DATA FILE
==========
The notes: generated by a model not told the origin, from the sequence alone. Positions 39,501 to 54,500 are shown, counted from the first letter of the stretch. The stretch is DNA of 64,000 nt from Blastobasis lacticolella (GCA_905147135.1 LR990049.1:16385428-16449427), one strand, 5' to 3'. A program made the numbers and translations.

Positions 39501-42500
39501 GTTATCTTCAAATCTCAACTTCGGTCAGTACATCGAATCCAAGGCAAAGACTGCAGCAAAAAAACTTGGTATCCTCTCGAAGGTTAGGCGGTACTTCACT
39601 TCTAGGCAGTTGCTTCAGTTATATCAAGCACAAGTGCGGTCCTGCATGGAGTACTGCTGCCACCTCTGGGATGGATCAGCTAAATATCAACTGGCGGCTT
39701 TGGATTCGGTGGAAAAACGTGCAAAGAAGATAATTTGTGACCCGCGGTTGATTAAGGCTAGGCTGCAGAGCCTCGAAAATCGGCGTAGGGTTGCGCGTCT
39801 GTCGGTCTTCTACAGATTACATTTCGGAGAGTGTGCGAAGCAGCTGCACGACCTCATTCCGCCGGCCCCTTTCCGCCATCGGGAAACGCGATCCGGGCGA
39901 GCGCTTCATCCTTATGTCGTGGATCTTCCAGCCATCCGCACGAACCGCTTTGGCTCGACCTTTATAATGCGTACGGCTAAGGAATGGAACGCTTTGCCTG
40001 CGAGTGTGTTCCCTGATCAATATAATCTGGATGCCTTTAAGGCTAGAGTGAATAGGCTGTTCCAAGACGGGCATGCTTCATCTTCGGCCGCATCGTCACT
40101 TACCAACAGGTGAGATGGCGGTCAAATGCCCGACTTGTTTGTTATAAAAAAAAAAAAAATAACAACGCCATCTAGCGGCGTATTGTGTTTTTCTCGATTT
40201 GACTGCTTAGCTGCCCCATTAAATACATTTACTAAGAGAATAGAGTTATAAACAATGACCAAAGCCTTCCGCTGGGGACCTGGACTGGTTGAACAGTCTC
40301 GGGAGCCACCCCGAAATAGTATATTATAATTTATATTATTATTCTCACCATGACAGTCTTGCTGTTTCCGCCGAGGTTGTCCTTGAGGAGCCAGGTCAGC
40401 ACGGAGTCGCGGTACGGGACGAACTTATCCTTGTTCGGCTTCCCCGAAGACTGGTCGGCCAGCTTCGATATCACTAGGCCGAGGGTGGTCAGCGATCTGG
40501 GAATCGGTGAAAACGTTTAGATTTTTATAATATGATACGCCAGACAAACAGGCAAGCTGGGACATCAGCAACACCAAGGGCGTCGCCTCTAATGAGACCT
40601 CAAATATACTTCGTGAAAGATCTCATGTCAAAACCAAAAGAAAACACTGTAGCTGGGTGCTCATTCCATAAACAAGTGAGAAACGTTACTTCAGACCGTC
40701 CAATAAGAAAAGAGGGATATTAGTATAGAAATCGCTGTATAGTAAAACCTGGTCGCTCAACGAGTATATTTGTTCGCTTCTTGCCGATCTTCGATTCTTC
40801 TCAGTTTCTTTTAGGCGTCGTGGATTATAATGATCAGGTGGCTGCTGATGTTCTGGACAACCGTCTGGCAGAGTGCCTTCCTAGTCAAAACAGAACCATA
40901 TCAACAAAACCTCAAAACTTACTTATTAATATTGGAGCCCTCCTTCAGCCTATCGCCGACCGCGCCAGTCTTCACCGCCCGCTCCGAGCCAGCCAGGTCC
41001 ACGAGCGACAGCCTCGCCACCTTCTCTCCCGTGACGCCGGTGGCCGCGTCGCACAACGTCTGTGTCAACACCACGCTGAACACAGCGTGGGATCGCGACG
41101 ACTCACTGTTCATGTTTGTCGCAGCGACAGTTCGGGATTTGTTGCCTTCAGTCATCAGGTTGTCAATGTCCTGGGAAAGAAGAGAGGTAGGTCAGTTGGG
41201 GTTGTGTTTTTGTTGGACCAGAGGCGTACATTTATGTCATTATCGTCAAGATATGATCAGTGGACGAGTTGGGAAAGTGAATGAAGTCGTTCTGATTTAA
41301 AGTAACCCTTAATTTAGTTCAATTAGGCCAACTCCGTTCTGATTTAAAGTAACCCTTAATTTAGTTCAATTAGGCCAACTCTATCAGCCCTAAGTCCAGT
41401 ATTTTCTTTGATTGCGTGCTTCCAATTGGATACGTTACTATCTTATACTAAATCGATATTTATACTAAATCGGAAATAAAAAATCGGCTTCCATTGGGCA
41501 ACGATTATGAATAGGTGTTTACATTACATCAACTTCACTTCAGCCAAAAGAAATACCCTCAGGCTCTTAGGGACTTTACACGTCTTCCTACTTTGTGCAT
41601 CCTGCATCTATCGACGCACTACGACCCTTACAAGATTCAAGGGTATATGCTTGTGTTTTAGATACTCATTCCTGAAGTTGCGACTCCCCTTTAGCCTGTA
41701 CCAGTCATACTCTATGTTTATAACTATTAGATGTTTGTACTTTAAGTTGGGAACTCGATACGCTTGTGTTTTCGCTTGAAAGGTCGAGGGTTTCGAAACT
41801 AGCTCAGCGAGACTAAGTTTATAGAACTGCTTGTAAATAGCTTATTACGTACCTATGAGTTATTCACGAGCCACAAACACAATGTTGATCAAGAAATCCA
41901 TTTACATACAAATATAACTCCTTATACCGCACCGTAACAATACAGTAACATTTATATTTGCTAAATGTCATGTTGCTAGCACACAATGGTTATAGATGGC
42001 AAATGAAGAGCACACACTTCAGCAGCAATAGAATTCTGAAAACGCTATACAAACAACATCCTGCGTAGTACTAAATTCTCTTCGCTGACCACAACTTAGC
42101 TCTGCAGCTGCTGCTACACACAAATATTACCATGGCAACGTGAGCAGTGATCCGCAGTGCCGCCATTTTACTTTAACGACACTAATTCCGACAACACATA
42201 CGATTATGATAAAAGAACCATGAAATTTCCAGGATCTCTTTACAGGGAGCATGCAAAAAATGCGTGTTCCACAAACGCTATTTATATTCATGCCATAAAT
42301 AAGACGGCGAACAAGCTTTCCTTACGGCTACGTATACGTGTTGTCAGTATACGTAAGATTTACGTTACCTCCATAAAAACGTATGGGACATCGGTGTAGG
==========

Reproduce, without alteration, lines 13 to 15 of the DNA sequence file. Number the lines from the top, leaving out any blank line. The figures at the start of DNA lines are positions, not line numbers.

40501 GAATCGGTGAAAACGTTTAGATTTTTATAATATGATACGCCAGACAAACAGGCAAGCTGGGACATCAGCAACACCAAGGGCGTCGCCTCTAATGAGACCT
40601 CAAATATACTTCGTGAAAGATCTCATGTCAAAACCAAAAGAAAACACTGTAGCTGGGTGCTCATTCCATAAACAAGTGAGAAACGTTACTTCAGACCGTC
40701 CAATAAGAAAAGAGGGATATTAGTATAGAAATCGCTGTATAGTAAAACCTGGTCGCTCAACGAGTATATTTGTTCGCTTCTTGCCGATCTTCGATTCTTC